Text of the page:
Christopher was getting tired, and when that happens, he gets a bit fuzzy and annoyed. I promised him chocolate chip pancakes at the saddle, which was about 1 mile away. There was a long steep hill with a few switchbacks ahead. Of course, I was glad he did not know that.
In the meantime, my wife was trying to make things better; they started playing games. I joined once the coast was clear and he was not as moody. We started saying rhyming words, composing sentences, and played I spy with my little eye. 9:05am – we took one last break for hydration. Christopher had a sneak preview of his M&M’s, which he claims give him energy to proceed. The trek continued for about 20 minutes and before we knew it, the saddle was right in front of us. The time now was 9:35am. We enjoyed a nice long breakfast break. As planned, I met with some cool friends of mine, who were going up for a morning stroll to check out the location for a future group hike they might host. Packs off, relaxed as can be, I took out pancake batter (already mixed), a small pot and a fuel stove. As promised, pancakes were in the making. The cool breeze felt nice once we were not in motion. In fact, it started getting a little chilly.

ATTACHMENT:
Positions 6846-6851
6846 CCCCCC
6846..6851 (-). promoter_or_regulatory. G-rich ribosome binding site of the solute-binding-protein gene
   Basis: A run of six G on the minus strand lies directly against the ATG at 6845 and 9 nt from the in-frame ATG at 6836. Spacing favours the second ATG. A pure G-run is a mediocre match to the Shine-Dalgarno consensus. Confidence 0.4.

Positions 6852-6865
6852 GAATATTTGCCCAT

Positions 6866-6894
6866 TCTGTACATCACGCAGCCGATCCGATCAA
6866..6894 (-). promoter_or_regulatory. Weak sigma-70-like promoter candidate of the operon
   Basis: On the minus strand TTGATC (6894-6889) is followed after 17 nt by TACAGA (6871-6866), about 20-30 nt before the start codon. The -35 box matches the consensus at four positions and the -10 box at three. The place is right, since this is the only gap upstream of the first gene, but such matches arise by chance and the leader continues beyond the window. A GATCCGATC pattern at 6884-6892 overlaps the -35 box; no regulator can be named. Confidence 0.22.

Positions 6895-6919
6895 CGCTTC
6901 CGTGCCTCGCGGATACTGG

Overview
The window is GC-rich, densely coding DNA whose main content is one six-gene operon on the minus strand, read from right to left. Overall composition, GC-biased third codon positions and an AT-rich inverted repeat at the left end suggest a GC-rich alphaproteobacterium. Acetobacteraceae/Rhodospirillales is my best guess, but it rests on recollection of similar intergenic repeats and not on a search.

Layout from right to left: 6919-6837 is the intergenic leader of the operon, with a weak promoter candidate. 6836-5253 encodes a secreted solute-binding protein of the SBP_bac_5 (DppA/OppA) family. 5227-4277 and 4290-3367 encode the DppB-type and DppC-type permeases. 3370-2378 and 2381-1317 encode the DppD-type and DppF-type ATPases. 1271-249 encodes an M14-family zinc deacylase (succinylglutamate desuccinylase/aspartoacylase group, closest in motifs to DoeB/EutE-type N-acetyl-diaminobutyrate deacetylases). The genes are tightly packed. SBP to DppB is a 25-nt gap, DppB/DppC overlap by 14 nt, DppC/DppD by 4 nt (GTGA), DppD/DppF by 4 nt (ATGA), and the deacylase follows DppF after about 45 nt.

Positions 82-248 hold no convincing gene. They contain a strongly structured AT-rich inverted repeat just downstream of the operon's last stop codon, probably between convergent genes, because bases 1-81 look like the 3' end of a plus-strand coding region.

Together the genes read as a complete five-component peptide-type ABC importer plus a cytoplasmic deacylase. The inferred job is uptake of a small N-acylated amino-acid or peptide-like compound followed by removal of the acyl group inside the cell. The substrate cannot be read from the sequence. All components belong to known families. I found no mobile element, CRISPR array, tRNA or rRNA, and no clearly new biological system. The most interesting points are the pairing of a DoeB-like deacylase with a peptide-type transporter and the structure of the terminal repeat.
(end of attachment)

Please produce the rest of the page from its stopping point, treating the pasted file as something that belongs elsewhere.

The Icehouse Canyon Saddle itself is a nice hike; you can picnic and call it a day, or choose a trail from the many trails beyond this point. The crowds decrease tremendously beyond the saddle, mainly because the best is yet to be demanded from you. With that in mind, we continued our trek. At 10:20am, we started our ascent following signs for Cucamonga Peak.